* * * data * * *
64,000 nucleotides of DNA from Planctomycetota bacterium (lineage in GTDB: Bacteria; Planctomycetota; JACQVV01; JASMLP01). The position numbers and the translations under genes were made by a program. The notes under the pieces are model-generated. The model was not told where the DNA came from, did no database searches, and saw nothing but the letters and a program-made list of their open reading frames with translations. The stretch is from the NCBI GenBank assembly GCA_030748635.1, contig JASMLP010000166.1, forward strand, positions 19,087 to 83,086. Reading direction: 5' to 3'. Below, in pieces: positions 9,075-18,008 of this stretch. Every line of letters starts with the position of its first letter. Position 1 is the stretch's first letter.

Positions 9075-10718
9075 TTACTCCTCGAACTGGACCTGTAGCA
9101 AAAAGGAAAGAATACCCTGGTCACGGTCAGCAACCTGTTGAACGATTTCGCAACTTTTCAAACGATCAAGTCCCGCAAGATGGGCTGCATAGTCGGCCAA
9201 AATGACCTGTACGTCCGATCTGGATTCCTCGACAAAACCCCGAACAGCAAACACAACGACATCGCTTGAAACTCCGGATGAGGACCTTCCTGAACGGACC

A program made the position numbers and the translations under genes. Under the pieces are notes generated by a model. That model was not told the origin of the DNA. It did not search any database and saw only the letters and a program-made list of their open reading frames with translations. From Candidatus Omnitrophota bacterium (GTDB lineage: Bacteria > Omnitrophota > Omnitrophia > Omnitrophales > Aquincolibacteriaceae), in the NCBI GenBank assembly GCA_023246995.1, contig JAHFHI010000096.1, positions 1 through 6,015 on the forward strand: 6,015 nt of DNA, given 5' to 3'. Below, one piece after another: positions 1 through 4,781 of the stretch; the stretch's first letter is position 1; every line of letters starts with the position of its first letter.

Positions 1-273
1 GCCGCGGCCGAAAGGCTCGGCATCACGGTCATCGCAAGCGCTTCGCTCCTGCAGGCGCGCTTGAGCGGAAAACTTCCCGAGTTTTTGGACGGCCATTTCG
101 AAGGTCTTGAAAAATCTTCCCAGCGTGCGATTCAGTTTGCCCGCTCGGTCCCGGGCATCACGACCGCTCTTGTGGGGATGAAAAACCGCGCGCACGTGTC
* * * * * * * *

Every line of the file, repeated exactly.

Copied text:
64,000 nucleotides of DNA from Planctomycetota bacterium (lineage in GTDB: Bacteria; Planctomycetota; JACQVV01; JASMLP01). The position numbers and the translations under genes were made by a program. The notes under the pieces are model-generated. The model was not told where the DNA came from, did no database searches, and saw nothing but the letters and a program-made list of their open reading frames with translations. The stretch is from the NCBI GenBank assembly GCA_030748635.1, contig JASMLP010000166.1, forward strand, positions 19,087 to 83,086. Reading direction: 5' to 3'. Below, in pieces: positions 9,075-18,008 of this stretch. Every line of letters starts with the position of its first letter. Position 1 is the stretch's first letter.

Positions 9075-10718
9075 TTACTCCTCGAACTGGACCTGTAGCA
9101 AAAAGGAAAGAATACCCTGGTCACGGTCAGCAACCTGTTGAACGATTTCGCAACTTTTCAAACGATCAAGTCCCGCAAGATGGGCTGCATAGTCGGCCAA
9201 AATGACCTGTACGTCCGATCTGGATTCCTCGACAAAACCCCGAACAGCAAACACAACGACATCGCTTGAAACTCCGGATGAGGACCTTCCTGAACGGACC

A program made the position numbers and the translations under genes. Under the pieces are notes generated by a model. That model was not told the origin of the DNA. It did not search any database and saw only the letters and a program-made list of their open reading frames with translations. From Candidatus Omnitrophota bacterium (GTDB lineage: Bacteria > Omnitrophota > Omnitrophia > Omnitrophales > Aquincolibacteriaceae), in the NCBI GenBank assembly GCA_023246995.1, contig JAHFHI010000096.1, positions 1 through 6,015 on the forward strand: 6,015 nt of DNA, given 5' to 3'. Below, one piece after another: positions 1 through 4,781 of the stretch; the stretch's first letter is position 1; every line of letters starts with the position of its first letter.

Positions 1-273
1 GCCGCGGCCGAAAGGCTCGGCATCACGGTCATCGCAAGCGCTTCGCTCCTGCAGGCGCGCTTGAGCGGAAAACTTCCCGAGTTTTTGGACGGCCATTTCG
101 AAGGTCTTGAAAAATCTTCCCAGCGTGCGATTCAGTTTGCCCGCTCGGTCCCGGGCATCACGACCGCTCTTGTGGGGATGAAAAACCGCGCGCACGTGTC